14. A variety of ethnic groups live in The Gambia.

The main ethnic groups are the Mandinka (comprising around 34%), the Fula (around 22%), and the Wolof (about 12%). Smaller groups include the Jola (11%), the Serahule, Serer,  Bambara, and Manjago.

15. English is the official language of The Gambia.

As a result of the British influence over The Gambia, the official language of the nation is English and it dominates the media.

16. The currency of The Gambia the Dalasi (GMD).

The dalasi has been the official currency of The Gambia since 1971 when it replaced the Gambian pound.

17. Over 20 different regional languages are spoken in The Gambia.

Despite being such a small country, over 20 tribal languages are spoken in The Gambia. Five of these – Mandinka, Wolof, Fula, Jola, and Serer – are in common daily use. Either Wolof and Mandinka serve as the lingua franca in the country.

18. Over 95% of the population in The Gambia is Muslim.

Islam is by far the most prevalent religion in The Gambia and the majority of Muslims in The Gambia adhere to Sunni laws and traditions. Despite this, Islam has not extinguished traditional beliefs and even the most devout Gambian Muslims practice Islam that blends the teachings of the Koran with animist beliefs.

19. The Gambia was subjected to one of the most vicious and bizarre dictatorships from 1994 to 2017.

Since taking power in a bloodless coup in 1994, Yahya Jammeh presided over one of the worst dictatorships in recent African history. A sunglasses-wearing, limo-loving despot, Jammeh ruled with an iron fist for over 22 years through a mix of superstition and fear.   

While in power, Jammeh used any and all means at his disposal to repress political dissent in The Gambia. Anyone who spoke up against his cruel, outlandish ways was subject to unlawful imprisonment, state-sanctioned torture, enforced disappearances, and arbitrary executions. 

Jammeh was notorious for his bizarre and, at times, belligerent behavior. His eccentricities included performing ritual exorcisms and claiming to heal everything from AIDS to infertility with herbal remedies and magical incantations. A virulent homophobe, Jammeh threatened to decapitate all homosexuals, because they are “anti-God and anti-human.”

In 2013. Jammeh withdrew The Gambia from the Commonwealth by saying the British had taught his nation nothing except how to sing ‘Baa, Baa Black Sheep’ and ‘God Save the Queen.’ By the time he was ousted from power in 2017, Jammeh stole more than 11 million USD from The Gambia’s state coffers. 

20. The Gambia is home to two UNESCO World Heritage Sites.

The two UNESCO World Heritage Sites in The Gambia are Kunta Kinteh Island and the Stone Circles of Senegambia.

21. The national sport of The Gambia is a form of wrestling known as ‘Boreh’.

Traditional wrestling or ‘Boreh’ plays an important part of Gambian culture and remains the country’s national sport. A wrestling match in The Gambia is part sport and part celebration with a dance accompanied by the sound of drums.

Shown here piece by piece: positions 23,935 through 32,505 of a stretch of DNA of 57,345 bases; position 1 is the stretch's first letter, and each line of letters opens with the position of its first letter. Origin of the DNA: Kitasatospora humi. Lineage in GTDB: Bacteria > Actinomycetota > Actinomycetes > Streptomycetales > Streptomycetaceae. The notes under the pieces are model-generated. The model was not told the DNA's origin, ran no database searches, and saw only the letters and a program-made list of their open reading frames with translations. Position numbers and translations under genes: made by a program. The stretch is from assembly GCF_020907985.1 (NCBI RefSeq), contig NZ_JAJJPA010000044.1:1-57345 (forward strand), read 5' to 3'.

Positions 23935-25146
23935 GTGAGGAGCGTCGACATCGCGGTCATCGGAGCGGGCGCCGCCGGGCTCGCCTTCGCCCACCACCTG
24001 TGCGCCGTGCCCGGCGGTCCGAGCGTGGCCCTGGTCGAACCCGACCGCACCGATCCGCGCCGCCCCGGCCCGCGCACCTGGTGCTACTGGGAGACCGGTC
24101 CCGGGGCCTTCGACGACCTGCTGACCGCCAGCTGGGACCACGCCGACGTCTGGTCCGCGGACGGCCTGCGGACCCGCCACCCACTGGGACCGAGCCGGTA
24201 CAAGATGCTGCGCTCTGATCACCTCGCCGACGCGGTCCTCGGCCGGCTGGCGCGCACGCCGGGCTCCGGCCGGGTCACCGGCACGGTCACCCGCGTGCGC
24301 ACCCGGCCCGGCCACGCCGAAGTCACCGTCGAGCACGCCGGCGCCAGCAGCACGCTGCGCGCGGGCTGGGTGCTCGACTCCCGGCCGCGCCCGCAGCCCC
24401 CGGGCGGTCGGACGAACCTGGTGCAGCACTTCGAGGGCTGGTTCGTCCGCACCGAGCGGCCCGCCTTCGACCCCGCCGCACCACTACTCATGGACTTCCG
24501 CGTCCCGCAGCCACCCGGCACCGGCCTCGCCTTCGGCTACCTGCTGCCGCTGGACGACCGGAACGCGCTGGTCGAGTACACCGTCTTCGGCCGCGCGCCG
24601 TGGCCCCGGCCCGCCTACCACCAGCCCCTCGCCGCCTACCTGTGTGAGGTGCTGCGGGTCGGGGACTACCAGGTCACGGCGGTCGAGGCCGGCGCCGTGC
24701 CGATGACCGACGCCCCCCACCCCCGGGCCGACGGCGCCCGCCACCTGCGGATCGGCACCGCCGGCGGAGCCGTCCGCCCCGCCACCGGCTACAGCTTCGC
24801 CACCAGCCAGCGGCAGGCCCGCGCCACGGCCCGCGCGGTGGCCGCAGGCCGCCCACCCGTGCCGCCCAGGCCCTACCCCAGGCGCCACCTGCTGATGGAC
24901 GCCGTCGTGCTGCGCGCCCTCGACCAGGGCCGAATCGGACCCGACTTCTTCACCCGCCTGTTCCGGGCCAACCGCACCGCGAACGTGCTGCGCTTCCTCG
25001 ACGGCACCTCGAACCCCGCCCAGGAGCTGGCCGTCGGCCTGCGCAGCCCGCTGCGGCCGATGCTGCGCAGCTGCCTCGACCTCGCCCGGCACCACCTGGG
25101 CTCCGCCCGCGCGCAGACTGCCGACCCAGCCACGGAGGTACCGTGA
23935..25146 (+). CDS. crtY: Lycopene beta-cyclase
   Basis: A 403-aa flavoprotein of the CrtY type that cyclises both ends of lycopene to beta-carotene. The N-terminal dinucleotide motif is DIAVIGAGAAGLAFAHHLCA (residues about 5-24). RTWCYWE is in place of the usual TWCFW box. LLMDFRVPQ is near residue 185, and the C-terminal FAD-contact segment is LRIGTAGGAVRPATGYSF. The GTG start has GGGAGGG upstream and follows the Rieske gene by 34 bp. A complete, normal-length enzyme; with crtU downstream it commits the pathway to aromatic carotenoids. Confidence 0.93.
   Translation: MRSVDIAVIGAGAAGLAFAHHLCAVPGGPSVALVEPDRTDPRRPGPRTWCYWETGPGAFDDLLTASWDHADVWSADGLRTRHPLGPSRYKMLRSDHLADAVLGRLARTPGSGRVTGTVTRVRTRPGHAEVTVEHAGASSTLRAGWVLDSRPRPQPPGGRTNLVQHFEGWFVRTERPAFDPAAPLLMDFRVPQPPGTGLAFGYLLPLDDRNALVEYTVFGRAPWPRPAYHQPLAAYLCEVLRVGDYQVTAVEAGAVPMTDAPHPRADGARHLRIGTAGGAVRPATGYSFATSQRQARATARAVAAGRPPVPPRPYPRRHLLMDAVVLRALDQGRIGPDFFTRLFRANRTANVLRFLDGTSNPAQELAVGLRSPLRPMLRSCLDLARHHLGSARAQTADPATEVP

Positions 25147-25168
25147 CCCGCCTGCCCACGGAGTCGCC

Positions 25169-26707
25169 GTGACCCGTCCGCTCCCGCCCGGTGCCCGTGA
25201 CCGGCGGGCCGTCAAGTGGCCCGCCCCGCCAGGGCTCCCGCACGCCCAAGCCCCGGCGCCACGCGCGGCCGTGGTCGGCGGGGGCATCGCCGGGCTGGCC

22. The national football team of The Gambia is nicknamed “The Scorpions.”

In recent years football fever has swept The Gambia and the national football side of The Gambia is nicknamed “The Scorpions.” Unfortunately, the men’s national football team has tasted very little success at the international level and has never even qualified for the FIFA World Cup.

23. The Gambia has never won an Olympic medal.

Although The Gambia has sent athletes to every Summer Olympic Games held since 1984, the nation is still waiting to win an Olympic medal. The Gambia is yet to compete at the Winter Olympics.

24. People cast their votes in elections in The Gambia by dropping stones in holes.

One of the most fascinating facts about The Gambia is its unique voting system  – instead of ballot papers, voters use marbles. The system was introduced in the early 1960s to address the high illiteracy levels in the nation.

Each party/candidate competing in an election has a drum painted with its own identifying colors and their party symbol/photograph. On election day, voters are issued a marble each and proceed into an enclosed space where they are faced with the drums with photos of the candidates embossed on them.

Once they choose their candidate, the voters then slip the marble into a small hole in the top of the barrel. By falling, the marble hits a bicycle bell whose sound clearly indicates to the polling officials that a vote was cast.

Sawdust or sand is sprinkled on the bottom of the barrel so that no second sound is heard. Bicycles are also banned from the immediate proximity of polling stations. When the voting process has ended, votes are counted swiftly by placing the marbles into special trays with either 200 or 500 holes.

25. The national dish of The Gambia is Domoda.

Domoda is a rich peanut stew often made with palm oil, bitter tomatoes, and chicken or beef served with white rice.

26. The Gambia is not at all LGBT-friendly.

LGBT activity is completely illegal in The Gambia. Homosexual acts are punishable with life imprisonment. Contributing to the lack of acceptance of homosexuals in The Gambia is a pervading belief that homosexuals are cursed or bewitched.

27. There are no railways in The Gambia.

Although there has been talk about constructing a railway for many years, The Gambia is still devoid of railways.

28. The national animal of The Gambia is the spotted hyena.